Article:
November 8, 2013 6:32 pm -


We recently reported that the “dark web” site Silk Road was closed down in an FBI operation. The website became infamous for peddling illegal items to eager customers with strict confidentiality.  Well, just the other day the site reopened and the sale of items such as cannabis and guns resumed.

On Wednesday morning, Silk Road 2.0 came online, promising a new and slightly improved version of the anonymous black market for drugs and other contraband that the Department of Justice shut down just over a month before. Like the old Silk Road, which until its closure served as the Web’s most popular bazaar for anonymous narcotics sales, the new site uses the anonymity tool Tor and the cryptocurrency Bitcoin to protect the identity of its users. As of Wednesday morning, it already sported close to 500 drug listings, ranging from marijuana to ecstasy to cocaine.

This has become a classic game of cat and mouse between the website operators trying to stay in business and federal authorities trying to shut them down.  While Silk Road, as of this writing, remains open, law enforcement has notched another win in their column with an undercover sting operating leading to the arrest of firearm peddler Matthew Crisafi.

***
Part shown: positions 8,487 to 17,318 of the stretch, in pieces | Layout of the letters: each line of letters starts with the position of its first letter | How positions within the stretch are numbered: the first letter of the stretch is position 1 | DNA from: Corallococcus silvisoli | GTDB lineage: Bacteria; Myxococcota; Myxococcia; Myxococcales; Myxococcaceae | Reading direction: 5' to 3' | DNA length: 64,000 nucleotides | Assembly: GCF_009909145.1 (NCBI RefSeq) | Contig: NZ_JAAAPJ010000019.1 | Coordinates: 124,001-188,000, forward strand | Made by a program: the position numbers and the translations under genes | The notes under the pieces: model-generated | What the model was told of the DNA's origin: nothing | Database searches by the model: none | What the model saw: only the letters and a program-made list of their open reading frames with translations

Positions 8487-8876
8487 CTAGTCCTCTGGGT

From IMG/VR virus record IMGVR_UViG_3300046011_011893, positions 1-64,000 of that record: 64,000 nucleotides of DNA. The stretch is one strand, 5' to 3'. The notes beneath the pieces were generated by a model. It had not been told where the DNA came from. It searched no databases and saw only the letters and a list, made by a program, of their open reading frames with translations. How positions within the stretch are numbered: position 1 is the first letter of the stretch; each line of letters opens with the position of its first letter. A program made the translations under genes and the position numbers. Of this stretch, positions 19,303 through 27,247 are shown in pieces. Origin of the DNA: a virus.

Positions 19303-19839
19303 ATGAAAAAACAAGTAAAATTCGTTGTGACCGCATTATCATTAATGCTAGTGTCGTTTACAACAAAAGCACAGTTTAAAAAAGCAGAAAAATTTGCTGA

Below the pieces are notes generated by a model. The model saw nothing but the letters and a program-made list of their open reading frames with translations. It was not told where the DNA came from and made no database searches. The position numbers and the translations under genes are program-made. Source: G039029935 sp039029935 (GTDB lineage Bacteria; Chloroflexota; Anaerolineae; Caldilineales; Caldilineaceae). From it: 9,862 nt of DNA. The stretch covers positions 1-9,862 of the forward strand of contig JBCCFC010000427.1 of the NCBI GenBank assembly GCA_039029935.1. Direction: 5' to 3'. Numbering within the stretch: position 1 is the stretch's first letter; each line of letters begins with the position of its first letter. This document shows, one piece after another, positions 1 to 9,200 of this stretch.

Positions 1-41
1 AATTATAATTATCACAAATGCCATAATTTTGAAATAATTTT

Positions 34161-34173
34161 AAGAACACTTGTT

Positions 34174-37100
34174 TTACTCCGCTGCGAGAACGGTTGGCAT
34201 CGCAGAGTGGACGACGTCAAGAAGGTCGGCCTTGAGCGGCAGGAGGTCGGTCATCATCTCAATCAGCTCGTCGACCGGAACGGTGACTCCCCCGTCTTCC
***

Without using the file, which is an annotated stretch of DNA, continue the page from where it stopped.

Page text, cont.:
After online negotiations, the undercover agent agreed to buy the gun for the equivalent of $3,300 in bitcoin, including shipping the arm to a foreign location, and the bitcoin was put in an escrow account.  Crisafi allegedly notified the agent in May that he had shipped the package via U.S. Postal Service and provided the agent with the USPS tracking number for the package, according to the complaint.

Crisafi has been charged on three counts, including the alleged “unlicensed sale of firearms; smuggling of firearms from the United States to an overseas destination; and conspiring to commit money laundering in connection with firearms trafficking activities.”

The battle between the ever-expanding darknet marketplace and those trying to prevent the widespread distribution of illegal products is only beginning.  These website operators know that it is nearly impossible for authorities to keep track of everything that happens online and law enforcement is resigned to the fact that this will be no easy task.  Watch this space for the latest in this ongoing digital saga.

Mark Quincy Adams